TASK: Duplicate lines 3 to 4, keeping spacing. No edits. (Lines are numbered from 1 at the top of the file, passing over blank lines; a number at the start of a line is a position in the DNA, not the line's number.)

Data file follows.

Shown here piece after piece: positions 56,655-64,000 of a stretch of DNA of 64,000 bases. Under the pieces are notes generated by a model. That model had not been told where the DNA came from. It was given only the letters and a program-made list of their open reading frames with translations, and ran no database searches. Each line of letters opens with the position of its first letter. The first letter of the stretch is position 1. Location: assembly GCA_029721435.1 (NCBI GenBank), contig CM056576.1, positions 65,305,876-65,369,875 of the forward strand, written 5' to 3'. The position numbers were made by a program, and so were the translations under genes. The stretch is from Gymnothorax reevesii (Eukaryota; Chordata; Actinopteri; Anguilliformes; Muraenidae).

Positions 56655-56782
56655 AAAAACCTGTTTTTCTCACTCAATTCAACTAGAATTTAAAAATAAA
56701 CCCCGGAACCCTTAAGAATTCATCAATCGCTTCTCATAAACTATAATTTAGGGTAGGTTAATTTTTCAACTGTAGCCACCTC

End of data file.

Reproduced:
56655 AAAAACCTGTTTTTCTCACTCAATTCAACTAGAATTTAAAAATAAA
56701 CCCCGGAACCCTTAAGAATTCATCAATCGCTTCTCATAAACTATAATTTAGGGTAGGTTAATTTTTCAACTGTAGCCACCTC